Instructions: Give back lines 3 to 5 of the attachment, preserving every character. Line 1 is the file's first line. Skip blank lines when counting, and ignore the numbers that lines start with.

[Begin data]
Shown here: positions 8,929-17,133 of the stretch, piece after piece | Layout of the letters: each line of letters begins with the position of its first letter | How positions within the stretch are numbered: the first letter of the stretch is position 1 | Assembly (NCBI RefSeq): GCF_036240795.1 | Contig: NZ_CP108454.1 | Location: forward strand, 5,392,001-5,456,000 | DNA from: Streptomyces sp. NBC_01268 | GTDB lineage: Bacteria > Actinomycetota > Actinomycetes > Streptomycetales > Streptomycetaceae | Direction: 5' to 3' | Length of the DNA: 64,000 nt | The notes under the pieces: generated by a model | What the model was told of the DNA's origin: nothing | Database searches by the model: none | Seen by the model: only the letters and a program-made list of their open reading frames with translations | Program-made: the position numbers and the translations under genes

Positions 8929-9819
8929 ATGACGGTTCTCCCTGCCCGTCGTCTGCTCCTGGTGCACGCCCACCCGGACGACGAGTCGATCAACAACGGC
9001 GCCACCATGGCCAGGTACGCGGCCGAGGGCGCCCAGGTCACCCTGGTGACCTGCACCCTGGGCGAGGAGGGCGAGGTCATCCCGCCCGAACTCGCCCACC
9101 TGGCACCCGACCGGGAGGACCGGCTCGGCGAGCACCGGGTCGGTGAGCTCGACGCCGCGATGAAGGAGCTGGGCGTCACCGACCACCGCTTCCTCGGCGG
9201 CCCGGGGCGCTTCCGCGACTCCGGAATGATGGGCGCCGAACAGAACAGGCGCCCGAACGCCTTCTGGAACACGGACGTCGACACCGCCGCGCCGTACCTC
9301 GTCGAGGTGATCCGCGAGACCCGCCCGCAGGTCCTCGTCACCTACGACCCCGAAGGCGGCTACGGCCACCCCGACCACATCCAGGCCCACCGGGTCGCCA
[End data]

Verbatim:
8929 ATGACGGTTCTCCCTGCCCGTCGTCTGCTCCTGGTGCACGCCCACCCGGACGACGAGTCGATCAACAACGGC
9001 GCCACCATGGCCAGGTACGCGGCCGAGGGCGCCCAGGTCACCCTGGTGACCTGCACCCTGGGCGAGGAGGGCGAGGTCATCCCGCCCGAACTCGCCCACC
9101 TGGCACCCGACCGGGAGGACCGGCTCGGCGAGCACCGGGTCGGTGAGCTCGACGCCGCGATGAAGGAGCTGGGCGTCACCGACCACCGCTTCCTCGGCGG